DARPA, the Department of Defense’s research arm, is paying scientists to invent ways to instantly read soldiers’ minds using tools like genetic engineering of the human brain, nanotechnology and infrared beams. The end goal? Thought-controlled weapons, like swarms of drones that someone sends to the skies with a single thought or the ability to beam images from one brain to another.
This week, DARPA (Defense Advanced Research Projects Agency) announced that six teams will receive funding under the Next-Generation Nonsurgical Neurotechnology (N3) program. Participants are tasked with developing technology that will provide a two-way channel for rapid and seamless communication between the human brain and machines without requiring surgery.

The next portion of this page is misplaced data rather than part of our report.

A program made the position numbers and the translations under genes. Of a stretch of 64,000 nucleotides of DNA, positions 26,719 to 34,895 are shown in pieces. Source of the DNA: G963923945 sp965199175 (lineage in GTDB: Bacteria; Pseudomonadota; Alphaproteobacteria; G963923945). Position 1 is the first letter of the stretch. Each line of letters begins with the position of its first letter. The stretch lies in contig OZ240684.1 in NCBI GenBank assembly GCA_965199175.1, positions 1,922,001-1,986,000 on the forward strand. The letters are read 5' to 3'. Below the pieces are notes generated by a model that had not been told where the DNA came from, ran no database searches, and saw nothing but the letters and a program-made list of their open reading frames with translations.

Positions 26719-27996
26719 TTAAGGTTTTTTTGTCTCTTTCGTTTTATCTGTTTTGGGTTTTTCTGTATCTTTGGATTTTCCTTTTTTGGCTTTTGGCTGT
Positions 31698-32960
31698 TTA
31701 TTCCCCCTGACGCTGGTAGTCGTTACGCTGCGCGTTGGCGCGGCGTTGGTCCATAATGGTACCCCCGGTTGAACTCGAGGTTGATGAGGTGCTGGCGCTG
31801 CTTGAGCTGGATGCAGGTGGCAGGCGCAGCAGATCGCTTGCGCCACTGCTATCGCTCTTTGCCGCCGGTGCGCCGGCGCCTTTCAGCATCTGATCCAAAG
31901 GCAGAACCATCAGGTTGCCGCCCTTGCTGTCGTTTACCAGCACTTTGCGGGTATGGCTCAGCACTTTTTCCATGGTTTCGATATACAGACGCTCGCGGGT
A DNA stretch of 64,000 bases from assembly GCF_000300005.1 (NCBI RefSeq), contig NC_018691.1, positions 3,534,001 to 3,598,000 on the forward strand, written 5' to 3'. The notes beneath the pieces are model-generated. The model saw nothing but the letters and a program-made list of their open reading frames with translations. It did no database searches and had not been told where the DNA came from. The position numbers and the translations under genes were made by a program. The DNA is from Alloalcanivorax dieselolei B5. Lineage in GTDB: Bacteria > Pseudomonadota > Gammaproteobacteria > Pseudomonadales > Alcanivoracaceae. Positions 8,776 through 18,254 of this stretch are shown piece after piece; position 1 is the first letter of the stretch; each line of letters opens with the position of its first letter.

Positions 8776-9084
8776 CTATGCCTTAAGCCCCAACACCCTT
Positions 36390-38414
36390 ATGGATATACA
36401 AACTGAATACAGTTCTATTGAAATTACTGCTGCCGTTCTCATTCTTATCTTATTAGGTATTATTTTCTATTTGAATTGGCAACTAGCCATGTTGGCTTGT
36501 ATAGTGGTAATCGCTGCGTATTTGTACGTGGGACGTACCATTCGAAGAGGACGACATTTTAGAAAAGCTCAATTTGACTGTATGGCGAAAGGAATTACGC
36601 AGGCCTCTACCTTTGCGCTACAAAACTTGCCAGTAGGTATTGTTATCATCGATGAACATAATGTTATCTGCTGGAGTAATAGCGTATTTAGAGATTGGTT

“Imagine someone who’s operating a drone or someone who might be analyzing a lot of data,” said Jacob Robinson, an assistant professor of bioengineering at Rice University, who is leading one of the teams.
“There’s this latency, where if I want to communicate with my machine, I have to send a signal from my brain to move my fingers or move my mouth to make a verbal command, and this limits the speed at which I can interact with either a cyber system or physical system. So the thought is maybe we could improve that speed of interaction.”
That could be crucial as smart machines and a tidal wave of data threaten to overwhelm humans, and could ultimately find applications in both military and civilian domains, Robinson said.
Advancing mind control
While there have been breakthroughs in our ability to read and even write information to the…